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Looking at the bigger picture of the Shalrie Joseph trade

There were many moving parts involved in the trade that brought Shalrie Joseph to Seattle, some of which are still unknown. The question is how does it all fit together?


That Shalrie Joseph will soon be joining the Seattle Sounders comes as a bit of a shock to the system. The soon-to-be-35-year-old's best years are clearly behind him, but he's still going to be paid as if he's in his prime. There are definitely reasons to look at this move and wonder why the Sounders would be willing to use one of their three Designated Player spots on him, even if Chivas USA were willing to essentially pay to get rid of him.

To understand this deal, we need to take a view and see how Joseph could potentially fit into the squad.

First off, it appears the Sounders consider Joseph as more of a central midfielder or even possibly as a forward in some situations. That too may come as a bit of a surprise, as the general trend is for players to move back in the field as they get older. Regardless of how impressed the Sounders really were with Joseph during his two-day trial -- and it really does look as if they were just playing coy -- he is at the very least out of shape. So, we probably shouldn't expect him to be starting right away.

Once he does get into shape, you have to assume the Sounders only agreed to use a DP spot on them if they think he can be a starter. It's worth remembering that it was as recently as 2011 that Joseph was considered an elite CM, scoring eight goals for a rather putrid New England Revolution team. A year before that, he scored four goals and added five assists in just 22 games for another bad Revolution team. Heck, as bad as Joseph was last year he still had a combined three goals and four assists.

It's not exactly impossible to imagine him pairing up with Osvaldo Alonso to form a rather frightening central midfield, capable of breaking up opposing attacks and quickly transitioning into offense. Joseph may not be the kind of central attacking force that many have pined for ever since the Sounders entered MLS, but even at his worst he's been a solid passer capable of unlocking defenses from deeper in the midfield.

That probably necessitates another move for Brad Evans, who might be best suited to play as a right back but could also find himself in a midfield rotation or even see time at center back. Considering his best chance of truly breaking into the United States national team is as a utility player, he might be less concerned about finding himself in such a role. His biggest upside may even be as a defender, where his offensive abilities are considerably better in a relative sense.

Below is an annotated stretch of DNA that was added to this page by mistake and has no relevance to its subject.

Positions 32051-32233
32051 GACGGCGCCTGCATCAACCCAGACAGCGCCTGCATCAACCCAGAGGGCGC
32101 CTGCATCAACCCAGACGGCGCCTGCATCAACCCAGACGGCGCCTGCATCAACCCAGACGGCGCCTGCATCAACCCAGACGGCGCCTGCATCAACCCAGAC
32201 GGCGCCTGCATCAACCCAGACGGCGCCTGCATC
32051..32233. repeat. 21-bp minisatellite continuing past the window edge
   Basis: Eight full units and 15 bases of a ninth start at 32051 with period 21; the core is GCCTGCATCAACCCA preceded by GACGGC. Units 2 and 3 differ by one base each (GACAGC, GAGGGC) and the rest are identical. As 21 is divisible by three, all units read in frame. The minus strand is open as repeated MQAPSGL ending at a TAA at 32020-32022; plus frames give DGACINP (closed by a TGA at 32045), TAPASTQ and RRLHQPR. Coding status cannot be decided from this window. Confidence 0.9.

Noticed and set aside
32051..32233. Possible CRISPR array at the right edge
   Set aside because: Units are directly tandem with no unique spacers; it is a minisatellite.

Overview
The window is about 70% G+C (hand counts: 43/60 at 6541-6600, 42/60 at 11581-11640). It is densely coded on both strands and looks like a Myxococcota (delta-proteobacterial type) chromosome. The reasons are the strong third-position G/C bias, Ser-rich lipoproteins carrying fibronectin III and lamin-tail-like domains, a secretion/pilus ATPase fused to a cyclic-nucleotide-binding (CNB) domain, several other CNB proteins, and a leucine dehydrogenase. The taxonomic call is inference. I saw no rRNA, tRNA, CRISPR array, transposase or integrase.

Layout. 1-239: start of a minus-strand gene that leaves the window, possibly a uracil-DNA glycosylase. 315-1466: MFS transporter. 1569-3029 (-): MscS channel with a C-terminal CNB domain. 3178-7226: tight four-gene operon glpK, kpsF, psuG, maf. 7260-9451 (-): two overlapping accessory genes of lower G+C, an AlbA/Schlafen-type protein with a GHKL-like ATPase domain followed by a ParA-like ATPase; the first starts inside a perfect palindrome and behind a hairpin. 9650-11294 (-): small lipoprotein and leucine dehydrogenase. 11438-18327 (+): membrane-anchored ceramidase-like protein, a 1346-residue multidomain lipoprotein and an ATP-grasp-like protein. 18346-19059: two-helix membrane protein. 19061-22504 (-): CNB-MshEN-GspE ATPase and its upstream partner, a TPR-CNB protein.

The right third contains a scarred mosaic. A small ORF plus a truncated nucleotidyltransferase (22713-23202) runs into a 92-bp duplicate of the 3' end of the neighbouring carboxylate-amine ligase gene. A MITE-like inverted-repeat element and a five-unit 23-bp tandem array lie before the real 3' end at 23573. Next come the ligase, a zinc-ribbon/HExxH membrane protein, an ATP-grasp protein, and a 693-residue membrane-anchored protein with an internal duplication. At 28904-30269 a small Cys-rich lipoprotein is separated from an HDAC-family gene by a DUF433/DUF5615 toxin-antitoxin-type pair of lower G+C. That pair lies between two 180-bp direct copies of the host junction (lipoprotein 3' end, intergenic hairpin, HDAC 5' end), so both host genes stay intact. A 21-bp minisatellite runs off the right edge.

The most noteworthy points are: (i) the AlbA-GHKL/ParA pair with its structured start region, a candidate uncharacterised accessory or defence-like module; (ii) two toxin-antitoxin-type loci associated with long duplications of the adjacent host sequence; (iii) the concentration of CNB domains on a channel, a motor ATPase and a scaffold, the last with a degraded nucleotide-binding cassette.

The other shoe that would likely drop is the departure of Christian Tiffert. In talking to local media, Hanauer didn't literally say that Tiffert was leaving but he dropped some very heavy hints. Does that mean a trade, a transfer or a buyout? No one's saying, but the odds don't look very good that Tiffert will be with the team when the season starts.

Parting ways with Tiffert would also open a DP spot, allowing the Sounders to sign the "big money" forward they promised fans at the end-of-year business meeting. Might that be Obafemi Martins, the Sounders' latest rumored target? That's anyone's guess, but time is obviously running out if he's going to start the season with the team.

The final pieces surround what the Sounders extracted as payment for taking Joseph's DP tag, the Allocation Ranking being the item of most immediate importance. Sitting in the No. 3 spot is the highest the Sounders have been since they were able to convince Kasey Keller to come home and Hanauer seems to think it might be enough to entice someone else of similar ilk to give MLS a/another chance. As a point of reference, four players came to MLS via Allocation last season and five entered the league that way in 2011. That suggests the Sounders will at least get an opportunity to use that spot.

Considering all this, maybe you still don't like the trade and I won't begrudge anyone who feels that way. But this was not a move made in a vacuum or lacking a sense of a bigger picture, that much should be clear.

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